"אנחנו נחים בשבת."
Translation:We rest on Saturday.
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Adding to this, and this is true of religious Jews in Israel as well, this sentence could have dual meaning, either we rest in Saturday, or we rest on the sabbath, meaning sundown Friday to sundown Saturday.
There's a scene in the Israeli tv show Srugim (a show about 20s and 30ish young national religious Jews in Jerusalem) where one of the women is dating a secular guy and he invited her to something on Friday night and she says "On Shabbat?" And he (because he doesn't know she's religious) says "no, on Friday". So just an example of how this sentence can read in two different ways.
And for anyone curious or who doesn't know, shabbos is the Yiddish pronunciation but since a majority of American Jews are from Ashkenazi backgrounds (so from central and Eastern Europe where Yiddish was spoken versus Sephardic Jews from Spain or Portugal or Mizrahi Jews from middle eastern backgrounds where Yiddish was not in use) shabbos is used pretty commonly and often very interchangeably with Shabbat.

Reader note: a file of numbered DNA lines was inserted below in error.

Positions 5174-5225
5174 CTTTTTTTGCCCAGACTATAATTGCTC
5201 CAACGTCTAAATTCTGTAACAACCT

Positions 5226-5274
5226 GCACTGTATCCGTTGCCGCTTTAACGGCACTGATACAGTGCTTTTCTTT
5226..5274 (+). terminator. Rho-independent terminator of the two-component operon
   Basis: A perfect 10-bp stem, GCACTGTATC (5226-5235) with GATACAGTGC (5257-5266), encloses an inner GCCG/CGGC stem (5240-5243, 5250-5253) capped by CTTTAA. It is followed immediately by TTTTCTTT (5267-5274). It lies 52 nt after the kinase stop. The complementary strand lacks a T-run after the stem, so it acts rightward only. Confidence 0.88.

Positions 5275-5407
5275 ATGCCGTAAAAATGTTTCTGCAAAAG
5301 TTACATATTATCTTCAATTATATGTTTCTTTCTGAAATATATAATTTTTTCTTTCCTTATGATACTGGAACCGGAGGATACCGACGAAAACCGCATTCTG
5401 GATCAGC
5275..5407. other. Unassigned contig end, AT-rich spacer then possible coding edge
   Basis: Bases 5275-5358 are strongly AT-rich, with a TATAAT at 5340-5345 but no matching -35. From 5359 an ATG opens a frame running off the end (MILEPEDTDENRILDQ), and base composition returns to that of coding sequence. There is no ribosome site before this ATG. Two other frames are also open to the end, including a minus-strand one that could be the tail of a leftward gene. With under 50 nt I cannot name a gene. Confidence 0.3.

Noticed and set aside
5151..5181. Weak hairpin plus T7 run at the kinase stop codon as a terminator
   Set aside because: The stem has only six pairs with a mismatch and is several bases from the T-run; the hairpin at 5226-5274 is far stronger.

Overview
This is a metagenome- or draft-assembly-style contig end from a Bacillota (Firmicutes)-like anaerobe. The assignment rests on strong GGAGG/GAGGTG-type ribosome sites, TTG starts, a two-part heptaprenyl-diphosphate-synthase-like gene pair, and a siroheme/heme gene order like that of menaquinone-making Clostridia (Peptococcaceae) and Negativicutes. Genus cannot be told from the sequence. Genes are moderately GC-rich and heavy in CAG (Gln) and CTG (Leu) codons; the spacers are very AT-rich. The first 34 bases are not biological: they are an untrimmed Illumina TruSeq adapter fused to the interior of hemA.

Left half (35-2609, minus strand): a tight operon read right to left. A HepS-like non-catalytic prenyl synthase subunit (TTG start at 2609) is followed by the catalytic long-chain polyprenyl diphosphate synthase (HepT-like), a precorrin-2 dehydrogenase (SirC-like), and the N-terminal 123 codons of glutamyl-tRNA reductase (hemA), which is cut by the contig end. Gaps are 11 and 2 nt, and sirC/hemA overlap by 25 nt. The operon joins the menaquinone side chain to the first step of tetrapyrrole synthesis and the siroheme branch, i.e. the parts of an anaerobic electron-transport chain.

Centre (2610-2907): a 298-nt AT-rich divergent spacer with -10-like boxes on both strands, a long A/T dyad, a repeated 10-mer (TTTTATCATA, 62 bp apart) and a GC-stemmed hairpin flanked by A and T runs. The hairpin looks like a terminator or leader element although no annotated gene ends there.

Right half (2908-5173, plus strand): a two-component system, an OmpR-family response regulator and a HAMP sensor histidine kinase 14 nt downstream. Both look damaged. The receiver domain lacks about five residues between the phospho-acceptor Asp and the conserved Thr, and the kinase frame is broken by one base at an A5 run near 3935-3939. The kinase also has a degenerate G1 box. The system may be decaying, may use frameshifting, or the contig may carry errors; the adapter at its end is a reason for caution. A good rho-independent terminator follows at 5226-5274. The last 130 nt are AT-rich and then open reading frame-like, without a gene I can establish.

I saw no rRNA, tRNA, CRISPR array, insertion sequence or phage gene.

In Israel we just don't say ערב יום ראשון, only ערב שבת. Most of us regard the day boundary at midnight (though I'm less sure about more orthodox communities). So we say יום ראשון בערב to mean around 8 PM in Sunday. Even ערב שבת is used mostly in contexts of tradition; if you go to a party at 9 PM Friday (and apparently you're not too orthodox...) you'd usually say יום שישי בערב.